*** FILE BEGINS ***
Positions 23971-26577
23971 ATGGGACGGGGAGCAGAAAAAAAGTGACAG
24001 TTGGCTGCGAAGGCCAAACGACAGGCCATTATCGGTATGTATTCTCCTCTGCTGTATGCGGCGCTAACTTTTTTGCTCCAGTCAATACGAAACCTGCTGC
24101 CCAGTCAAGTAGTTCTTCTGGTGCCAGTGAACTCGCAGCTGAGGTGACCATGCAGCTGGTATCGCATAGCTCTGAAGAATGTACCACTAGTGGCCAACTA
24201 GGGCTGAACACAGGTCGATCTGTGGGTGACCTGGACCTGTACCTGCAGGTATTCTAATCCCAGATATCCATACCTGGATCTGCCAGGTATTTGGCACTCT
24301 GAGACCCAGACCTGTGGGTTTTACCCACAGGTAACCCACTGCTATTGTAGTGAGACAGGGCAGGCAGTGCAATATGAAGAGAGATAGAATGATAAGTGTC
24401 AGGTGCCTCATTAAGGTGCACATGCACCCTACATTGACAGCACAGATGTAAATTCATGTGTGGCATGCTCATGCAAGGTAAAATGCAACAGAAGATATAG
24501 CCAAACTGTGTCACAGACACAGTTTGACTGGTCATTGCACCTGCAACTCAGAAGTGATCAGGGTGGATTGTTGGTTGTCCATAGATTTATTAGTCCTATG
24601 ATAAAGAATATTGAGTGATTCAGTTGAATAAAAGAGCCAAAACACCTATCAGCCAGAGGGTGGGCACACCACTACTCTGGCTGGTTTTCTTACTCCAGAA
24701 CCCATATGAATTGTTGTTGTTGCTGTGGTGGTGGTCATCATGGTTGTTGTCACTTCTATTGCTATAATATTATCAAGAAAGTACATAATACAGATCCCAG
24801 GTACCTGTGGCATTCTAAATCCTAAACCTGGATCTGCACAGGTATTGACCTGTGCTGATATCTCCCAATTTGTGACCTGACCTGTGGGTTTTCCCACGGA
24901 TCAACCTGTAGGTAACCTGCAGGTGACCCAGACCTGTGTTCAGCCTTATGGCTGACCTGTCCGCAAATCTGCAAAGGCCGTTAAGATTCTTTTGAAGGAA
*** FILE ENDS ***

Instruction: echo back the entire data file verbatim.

Positions 23971-26577
23971 ATGGGACGGGGAGCAGAAAAAAAGTGACAG
24001 TTGGCTGCGAAGGCCAAACGACAGGCCATTATCGGTATGTATTCTCCTCTGCTGTATGCGGCGCTAACTTTTTTGCTCCAGTCAATACGAAACCTGCTGC
24101 CCAGTCAAGTAGTTCTTCTGGTGCCAGTGAACTCGCAGCTGAGGTGACCATGCAGCTGGTATCGCATAGCTCTGAAGAATGTACCACTAGTGGCCAACTA
24201 GGGCTGAACACAGGTCGATCTGTGGGTGACCTGGACCTGTACCTGCAGGTATTCTAATCCCAGATATCCATACCTGGATCTGCCAGGTATTTGGCACTCT
24301 GAGACCCAGACCTGTGGGTTTTACCCACAGGTAACCCACTGCTATTGTAGTGAGACAGGGCAGGCAGTGCAATATGAAGAGAGATAGAATGATAAGTGTC
24401 AGGTGCCTCATTAAGGTGCACATGCACCCTACATTGACAGCACAGATGTAAATTCATGTGTGGCATGCTCATGCAAGGTAAAATGCAACAGAAGATATAG
24501 CCAAACTGTGTCACAGACACAGTTTGACTGGTCATTGCACCTGCAACTCAGAAGTGATCAGGGTGGATTGTTGGTTGTCCATAGATTTATTAGTCCTATG
24601 ATAAAGAATATTGAGTGATTCAGTTGAATAAAAGAGCCAAAACACCTATCAGCCAGAGGGTGGGCACACCACTACTCTGGCTGGTTTTCTTACTCCAGAA
24701 CCCATATGAATTGTTGTTGTTGCTGTGGTGGTGGTCATCATGGTTGTTGTCACTTCTATTGCTATAATATTATCAAGAAAGTACATAATACAGATCCCAG
24801 GTACCTGTGGCATTCTAAATCCTAAACCTGGATCTGCACAGGTATTGACCTGTGCTGATATCTCCCAATTTGTGACCTGACCTGTGGGTTTTCCCACGGA
24901 TCAACCTGTAGGTAACCTGCAGGTGACCCAGACCTGTGTTCAGCCTTATGGCTGACCTGTCCGCAAATCTGCAAAGGCCGTTAAGATTCTTTTGAAGGAA